How To Gracefully Exit A Conversation

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You are at a networking event or business conference and you are in a conversation with someone you just met and feeling trapped.  You do not want to be rude, but you want to have conversations with others in the room.  What do you do?  How do you diplomatically and gracefully end the conversation? 

Although not impossible, exiting a conversation without hurting the other person’s feeling can be difficult.  I have some tried and true tips for you from personal experience. 

While written as a business article, some of these tips could help you in a social setting also.

1. Ask a friend to rescue you. Before you enter an event, establish a signal for a friend or colleague to come and get you. Then, when you signal at them, they can pull you aside to talk.

2. Introduce them to someone else.  Connect them to another person whom they can have a conversation with. You can stay for a while longer to facilitate the introduction and then leave them to get to know one another.

3. Ask them to introduce you to others. This is perfect for networking events. Ask them if they know someone else who shares similarities with you or might be able to help you with your future goals.

4. Get a drink or food. You can offer to bring them one, but chances are they will say no, so you won't have to come back. If they say yes, simply bring a friend with you.  You can hand them the drink, have a few words with them, but then continue your conversation with your friend.

Another, slightly sneaky way to leave is called “double-fisted networking”.  You can carry two drinks, and when you want to exit the conversation, simply say you have to deliver the other drink before your friend leaves. A bonus is that if you find yourself in a good conversation, you can share the drink with them.

5. Use your phone. Tell them you need to step out to follow up with an earlier conversation and promised them a call within a certain time frame.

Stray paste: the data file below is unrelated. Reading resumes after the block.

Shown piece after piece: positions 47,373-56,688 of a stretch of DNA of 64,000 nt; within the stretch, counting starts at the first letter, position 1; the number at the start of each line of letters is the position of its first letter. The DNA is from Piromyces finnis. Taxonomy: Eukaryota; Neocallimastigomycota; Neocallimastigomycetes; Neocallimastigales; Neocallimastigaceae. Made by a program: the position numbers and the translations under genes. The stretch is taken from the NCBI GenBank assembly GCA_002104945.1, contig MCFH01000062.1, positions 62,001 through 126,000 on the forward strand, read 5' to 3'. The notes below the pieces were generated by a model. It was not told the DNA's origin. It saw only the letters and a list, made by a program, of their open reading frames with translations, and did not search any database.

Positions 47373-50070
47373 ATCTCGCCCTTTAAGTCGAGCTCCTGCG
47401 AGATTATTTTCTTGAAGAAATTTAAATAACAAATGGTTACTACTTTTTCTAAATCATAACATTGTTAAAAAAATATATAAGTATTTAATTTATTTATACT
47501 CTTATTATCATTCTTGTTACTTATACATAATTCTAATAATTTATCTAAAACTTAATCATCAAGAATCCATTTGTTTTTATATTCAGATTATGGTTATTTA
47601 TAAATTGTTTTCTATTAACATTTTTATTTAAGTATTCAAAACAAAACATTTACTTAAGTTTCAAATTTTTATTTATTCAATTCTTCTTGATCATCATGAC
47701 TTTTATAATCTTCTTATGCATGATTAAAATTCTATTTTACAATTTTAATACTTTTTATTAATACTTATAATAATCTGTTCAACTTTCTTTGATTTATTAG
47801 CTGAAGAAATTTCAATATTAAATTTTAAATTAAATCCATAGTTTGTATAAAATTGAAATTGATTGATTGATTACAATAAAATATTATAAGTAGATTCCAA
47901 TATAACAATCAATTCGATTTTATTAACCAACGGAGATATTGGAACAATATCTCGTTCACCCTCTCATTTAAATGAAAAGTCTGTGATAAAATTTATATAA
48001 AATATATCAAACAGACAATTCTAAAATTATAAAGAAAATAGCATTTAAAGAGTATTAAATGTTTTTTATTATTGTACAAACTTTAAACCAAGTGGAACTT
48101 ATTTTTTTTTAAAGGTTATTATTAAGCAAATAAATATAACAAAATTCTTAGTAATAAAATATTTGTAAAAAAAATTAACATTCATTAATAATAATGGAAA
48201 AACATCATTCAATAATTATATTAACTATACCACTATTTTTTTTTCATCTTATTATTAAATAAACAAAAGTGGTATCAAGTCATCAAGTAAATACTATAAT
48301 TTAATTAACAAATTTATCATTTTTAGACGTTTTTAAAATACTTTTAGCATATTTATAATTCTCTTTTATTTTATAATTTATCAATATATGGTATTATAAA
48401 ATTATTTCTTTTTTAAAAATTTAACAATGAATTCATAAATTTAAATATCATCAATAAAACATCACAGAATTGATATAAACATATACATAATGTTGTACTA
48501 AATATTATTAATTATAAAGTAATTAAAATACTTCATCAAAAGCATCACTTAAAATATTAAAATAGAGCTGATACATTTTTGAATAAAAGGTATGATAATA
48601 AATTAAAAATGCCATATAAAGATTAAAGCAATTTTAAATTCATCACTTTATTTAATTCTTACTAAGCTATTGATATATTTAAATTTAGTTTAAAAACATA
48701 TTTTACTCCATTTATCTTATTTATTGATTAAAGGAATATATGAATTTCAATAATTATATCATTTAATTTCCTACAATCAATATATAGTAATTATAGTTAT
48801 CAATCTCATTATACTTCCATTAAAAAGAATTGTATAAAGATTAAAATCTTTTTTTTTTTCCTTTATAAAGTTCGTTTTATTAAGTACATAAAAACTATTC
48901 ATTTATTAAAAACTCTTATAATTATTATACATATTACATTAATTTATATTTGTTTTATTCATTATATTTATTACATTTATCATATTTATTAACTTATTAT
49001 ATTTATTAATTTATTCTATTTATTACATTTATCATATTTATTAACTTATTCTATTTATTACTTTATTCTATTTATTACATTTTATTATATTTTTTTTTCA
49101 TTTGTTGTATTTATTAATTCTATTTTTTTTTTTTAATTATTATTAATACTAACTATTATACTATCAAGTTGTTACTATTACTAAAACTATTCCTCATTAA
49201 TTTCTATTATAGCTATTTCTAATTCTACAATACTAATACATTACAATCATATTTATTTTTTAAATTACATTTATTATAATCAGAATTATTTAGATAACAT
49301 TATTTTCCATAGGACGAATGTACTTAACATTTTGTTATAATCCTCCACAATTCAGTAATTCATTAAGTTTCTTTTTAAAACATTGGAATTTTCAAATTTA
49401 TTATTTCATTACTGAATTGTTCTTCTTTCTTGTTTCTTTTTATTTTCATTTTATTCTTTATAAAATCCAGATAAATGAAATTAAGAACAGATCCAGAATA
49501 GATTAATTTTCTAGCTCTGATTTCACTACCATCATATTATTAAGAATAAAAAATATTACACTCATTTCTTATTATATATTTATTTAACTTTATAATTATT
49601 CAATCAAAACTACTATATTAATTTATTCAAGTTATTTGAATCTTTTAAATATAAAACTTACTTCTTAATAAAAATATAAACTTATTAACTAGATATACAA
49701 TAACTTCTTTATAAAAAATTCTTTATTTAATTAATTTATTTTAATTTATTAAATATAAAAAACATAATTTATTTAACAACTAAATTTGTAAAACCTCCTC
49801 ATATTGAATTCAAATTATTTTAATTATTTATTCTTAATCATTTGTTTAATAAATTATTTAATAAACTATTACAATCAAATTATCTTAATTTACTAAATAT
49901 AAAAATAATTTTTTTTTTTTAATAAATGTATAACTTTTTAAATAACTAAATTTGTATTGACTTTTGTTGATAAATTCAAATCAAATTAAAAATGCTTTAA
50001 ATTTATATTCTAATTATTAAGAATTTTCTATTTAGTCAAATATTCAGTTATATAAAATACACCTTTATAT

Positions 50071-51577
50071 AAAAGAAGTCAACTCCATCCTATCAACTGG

6. Leave things vague. You can simply say “please excuse me”.  Most of the time, they won't question you. In fact, they'll probably just assume you need to go to the bathroom, so you have a good excuse. 

7. Find a natural transition.  Find something in the room that makes you realize something. For example, you can look at the clock and say: "Wow, I just realized it's 8 o'clock. I have to get going."

8. Be considerate of their time. Frame things from their point of view. You can say, "I don't want to monopolize your time," or, "I'm sure other people want to talk to you, too." Be careful not to do this too often, though, because you don't want to come off as disingenuous.

9. Wait for a lull in the conversation. These momentary pauses indicate turning points where you can either introduce a new conversation topic or close the conversation without being rude. Then, you can transition without cutting them off. One example: "It’s been great catching up with you”

10. Bring the conversation full circle.  Bring up the reason you started talking in the first place. For example, if you started the conversation by asking for advice, thank them for the tip and summarize what you learned from them.

For instance, you could say: "Thanks for the heads up. I'll definitely check it out”

11. Suggest a future plan. Offer to stay in touch, whether by sending follow-up information about what you talked about or recommending thie business to someone else who might be interested.

Even if you can't find any future plans to make, at least acknowledge what you learned in the conversation and thank them for sharing.

12. Ask for their business card or contact information. It naturally implies that the conversation is coming to an end, but it also shows that you want to stay in touch with them for the future. When you take their business card, make sure you don't just stuff it in your pocket or purse. Take a moment to look at it, it's a sign of respect.

13. Emphasize how much you enjoyed their company.  "I loved talking to you, but I want to catch up with a few other people. Hopefully we can see each other again before the end of the event!"

Make sure you include their name, so you can show you'll remember them. If you want to take it a step further, thank them for their time. There's no harm in being gracious and showing how much you enjoyed talking to them.

14. Do what you said you would do. None of these techniques will work if you come across as a blatant liar. Even if you don't actually need to make a call or grab a drink, walk toward your destination purposefully, and spend a bit of time there before starting a conversation with someone else.